Griffith Feeney's Demography Website

Presentation at Statistics South Africa - 6 July 2012

The New HMD-LQ Model Life Tables and Their Application to Household Deaths Data

Presentation Slides (PPT 1145KB)

Presentation Slides (PDF 6/page 403KB)

Human Mortality Database (mortality.org)

John Wilmoth Eprints (demog.berkeley.edu/~jrw/Eprints)

HMD-LQ Data, R functions, and other material (demog.berkeley.edu/~jrw/LogQuad)

R-Project for Statistical Computing (r-project.org)

Spreadsheet for fitting HMD-LQ (XLS 132 KB)

Spreadsheet documentation (PDF 129KB)

Announcement

The Human Mortality Database Log-Quadratic (HMD-LQ) model life tables were introduced by Wilmoth, Zureick, Canudas-Romo, Inoue and Sawyer in Population Studies (Vol. 66, Issue 12, December 2011). The authors assert that the new model “easily outperforms the Coale-Demeny and UN model life tables” and suggest that its use will improve the quality and transparency of indirect mortality estimates.

The public availability of the life tables from which the new model is derived, the quality of their documentation, and the availability of the computer code used to generate the model are powerful arguments for transparency. Performance may be measured in different ways, however, and this together with the volume of the empirical source materials make it likely that demographers will be assessing the new model for some time to come.

In the meantime, demographers concerned with indirect estimation of mortality will want to familiarize themselves with the new model and experiment with its application, for it may indeed in time displace the Coale-Demeny and UN models that have been in use now for nearly three decades.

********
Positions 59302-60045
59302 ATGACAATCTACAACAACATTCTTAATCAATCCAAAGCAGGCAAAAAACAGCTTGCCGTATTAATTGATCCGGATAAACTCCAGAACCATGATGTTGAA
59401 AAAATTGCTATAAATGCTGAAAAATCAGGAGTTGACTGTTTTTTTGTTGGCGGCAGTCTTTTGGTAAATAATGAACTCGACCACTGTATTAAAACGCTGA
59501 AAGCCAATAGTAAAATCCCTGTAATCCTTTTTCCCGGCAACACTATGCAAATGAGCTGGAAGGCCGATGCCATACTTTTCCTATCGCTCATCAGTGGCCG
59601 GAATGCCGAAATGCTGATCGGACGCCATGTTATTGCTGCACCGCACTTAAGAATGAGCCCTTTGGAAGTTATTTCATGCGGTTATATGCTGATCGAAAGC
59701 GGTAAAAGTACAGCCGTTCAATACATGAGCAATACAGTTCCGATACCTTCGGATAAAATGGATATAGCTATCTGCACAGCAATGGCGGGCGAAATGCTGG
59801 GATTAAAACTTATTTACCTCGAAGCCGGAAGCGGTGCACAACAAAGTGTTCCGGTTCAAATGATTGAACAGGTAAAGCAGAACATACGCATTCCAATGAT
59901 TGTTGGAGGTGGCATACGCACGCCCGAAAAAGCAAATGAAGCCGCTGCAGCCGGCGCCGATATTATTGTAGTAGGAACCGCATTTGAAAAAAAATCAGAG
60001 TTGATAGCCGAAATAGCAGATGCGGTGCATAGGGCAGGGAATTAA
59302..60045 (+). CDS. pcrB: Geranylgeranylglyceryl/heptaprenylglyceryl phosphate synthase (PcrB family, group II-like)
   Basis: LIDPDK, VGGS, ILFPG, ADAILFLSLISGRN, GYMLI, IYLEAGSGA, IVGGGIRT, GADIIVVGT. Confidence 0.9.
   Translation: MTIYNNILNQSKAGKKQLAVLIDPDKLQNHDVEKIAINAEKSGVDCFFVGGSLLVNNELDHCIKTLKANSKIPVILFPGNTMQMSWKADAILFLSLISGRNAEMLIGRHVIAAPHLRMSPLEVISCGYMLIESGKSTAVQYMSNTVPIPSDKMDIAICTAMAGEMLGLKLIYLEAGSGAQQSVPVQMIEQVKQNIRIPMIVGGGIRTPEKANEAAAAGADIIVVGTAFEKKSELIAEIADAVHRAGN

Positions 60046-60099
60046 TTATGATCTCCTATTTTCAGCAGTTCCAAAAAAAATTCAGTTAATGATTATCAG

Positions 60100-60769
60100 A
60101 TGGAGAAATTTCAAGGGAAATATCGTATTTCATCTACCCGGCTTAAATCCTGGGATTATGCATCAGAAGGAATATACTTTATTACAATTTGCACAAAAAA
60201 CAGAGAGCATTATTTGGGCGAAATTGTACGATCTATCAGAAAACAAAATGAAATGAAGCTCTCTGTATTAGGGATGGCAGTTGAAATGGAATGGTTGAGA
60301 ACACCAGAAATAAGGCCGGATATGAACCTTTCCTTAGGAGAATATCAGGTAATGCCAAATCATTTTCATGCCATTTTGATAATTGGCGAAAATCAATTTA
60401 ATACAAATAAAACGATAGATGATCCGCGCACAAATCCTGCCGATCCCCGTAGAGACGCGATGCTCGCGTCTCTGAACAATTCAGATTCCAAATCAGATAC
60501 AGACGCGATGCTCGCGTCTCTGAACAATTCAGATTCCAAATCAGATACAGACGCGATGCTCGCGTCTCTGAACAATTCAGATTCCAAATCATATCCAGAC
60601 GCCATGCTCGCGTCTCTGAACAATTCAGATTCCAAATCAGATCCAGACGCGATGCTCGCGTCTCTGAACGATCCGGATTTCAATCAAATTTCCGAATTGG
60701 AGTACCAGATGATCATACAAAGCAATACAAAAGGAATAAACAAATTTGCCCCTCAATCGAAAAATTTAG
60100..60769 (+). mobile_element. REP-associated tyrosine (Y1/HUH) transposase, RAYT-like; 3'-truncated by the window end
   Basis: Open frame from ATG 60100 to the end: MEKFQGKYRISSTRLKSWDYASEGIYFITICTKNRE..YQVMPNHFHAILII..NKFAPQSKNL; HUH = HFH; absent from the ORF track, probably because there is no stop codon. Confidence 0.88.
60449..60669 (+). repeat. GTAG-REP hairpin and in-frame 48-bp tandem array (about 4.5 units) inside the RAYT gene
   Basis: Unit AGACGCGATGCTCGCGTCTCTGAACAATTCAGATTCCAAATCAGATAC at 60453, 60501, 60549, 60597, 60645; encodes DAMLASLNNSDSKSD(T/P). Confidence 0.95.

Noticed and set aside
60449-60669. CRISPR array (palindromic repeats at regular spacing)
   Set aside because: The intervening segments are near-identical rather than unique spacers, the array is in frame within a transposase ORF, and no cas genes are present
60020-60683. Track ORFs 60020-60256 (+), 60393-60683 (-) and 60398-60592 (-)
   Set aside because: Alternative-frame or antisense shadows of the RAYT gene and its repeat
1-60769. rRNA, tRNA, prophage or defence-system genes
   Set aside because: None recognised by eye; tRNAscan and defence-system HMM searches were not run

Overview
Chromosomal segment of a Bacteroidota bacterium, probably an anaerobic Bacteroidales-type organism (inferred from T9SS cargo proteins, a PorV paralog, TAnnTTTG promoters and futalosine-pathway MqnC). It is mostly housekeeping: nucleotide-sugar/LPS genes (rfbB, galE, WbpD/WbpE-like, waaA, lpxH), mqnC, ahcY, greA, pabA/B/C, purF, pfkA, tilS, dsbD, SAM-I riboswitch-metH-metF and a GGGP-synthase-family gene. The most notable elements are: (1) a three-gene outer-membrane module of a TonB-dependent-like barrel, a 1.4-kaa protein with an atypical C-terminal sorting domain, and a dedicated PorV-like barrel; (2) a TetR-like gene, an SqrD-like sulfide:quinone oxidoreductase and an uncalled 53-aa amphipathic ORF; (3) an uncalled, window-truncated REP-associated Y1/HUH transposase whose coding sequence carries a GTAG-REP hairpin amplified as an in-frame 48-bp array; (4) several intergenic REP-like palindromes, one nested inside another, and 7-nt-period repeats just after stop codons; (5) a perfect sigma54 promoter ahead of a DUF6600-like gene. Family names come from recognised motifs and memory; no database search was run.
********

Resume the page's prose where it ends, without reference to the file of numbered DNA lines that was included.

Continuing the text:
This talk will describe the new model briefly, demonstrate an Excel spreadsheet implementation that will be more accessible to many than the R statistical language used to develop the model, and illustrate the application of the model to the analysis of population census data on household deaths.

About the presenter

Griffith Feeney is a demographer and statistician. His first published paper appeared in Demography in 1970 when he was a graduate student in the Department of Demography at the University of California at Berkeley. On completing graduate work, he went to the East-West Center in Honolulu, Hawaii, where he spent the next 26 years alternating between research, practical work in national statistical offices throughout Asia, and teaching graduate students and mid-career professionals. He has a distinguished record of contributions to demographic analysis in peer-reviewed journals. Since 1998 he has been an independent consultant in demography and statistics working mainly in developing countries in Africa and Asia.

Photo of Griffith Feeney

Griffith Feeney Ph.D.
Scarsdale, New York, USA
EMAIL feeney@gfeeney.com
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